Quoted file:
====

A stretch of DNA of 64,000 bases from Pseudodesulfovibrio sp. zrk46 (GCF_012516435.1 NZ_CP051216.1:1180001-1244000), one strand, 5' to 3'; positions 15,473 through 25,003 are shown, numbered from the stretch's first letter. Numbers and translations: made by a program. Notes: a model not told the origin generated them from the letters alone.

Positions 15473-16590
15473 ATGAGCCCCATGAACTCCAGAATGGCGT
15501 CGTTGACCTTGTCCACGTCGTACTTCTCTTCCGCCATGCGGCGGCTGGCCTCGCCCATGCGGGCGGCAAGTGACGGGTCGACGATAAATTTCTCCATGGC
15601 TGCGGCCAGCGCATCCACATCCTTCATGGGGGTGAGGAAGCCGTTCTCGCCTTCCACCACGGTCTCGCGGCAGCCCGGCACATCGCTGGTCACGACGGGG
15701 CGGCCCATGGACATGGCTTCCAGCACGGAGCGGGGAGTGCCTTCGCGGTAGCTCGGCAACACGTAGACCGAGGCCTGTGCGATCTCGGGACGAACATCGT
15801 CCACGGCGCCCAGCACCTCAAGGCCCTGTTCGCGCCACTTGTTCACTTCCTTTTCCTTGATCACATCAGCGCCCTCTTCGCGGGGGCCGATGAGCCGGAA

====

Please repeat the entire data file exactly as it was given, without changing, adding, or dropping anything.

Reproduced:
A stretch of DNA of 64,000 bases from Pseudodesulfovibrio sp. zrk46 (GCF_012516435.1 NZ_CP051216.1:1180001-1244000), one strand, 5' to 3'; positions 15,473 through 25,003 are shown, numbered from the stretch's first letter. Numbers and translations: made by a program. Notes: a model not told the origin generated them from the letters alone.

Positions 15473-16590
15473 ATGAGCCCCATGAACTCCAGAATGGCGT
15501 CGTTGACCTTGTCCACGTCGTACTTCTCTTCCGCCATGCGGCGGCTGGCCTCGCCCATGCGGGCGGCAAGTGACGGGTCGACGATAAATTTCTCCATGGC
15601 TGCGGCCAGCGCATCCACATCCTTCATGGGGGTGAGGAAGCCGTTCTCGCCTTCCACCACGGTCTCGCGGCAGCCCGGCACATCGCTGGTCACGACGGGG
15701 CGGCCCATGGACATGGCTTCCAGCACGGAGCGGGGAGTGCCTTCGCGGTAGCTCGGCAACACGTAGACCGAGGCCTGTGCGATCTCGGGACGAACATCGT
15801 CCACGGCGCCCAGCACCTCAAGGCCCTGTTCGCGCCACTTGTTCACTTCCTTTTCCTTGATCACATCAGCGCCCTCTTCGCGGGGGCCGATGAGCCGGAA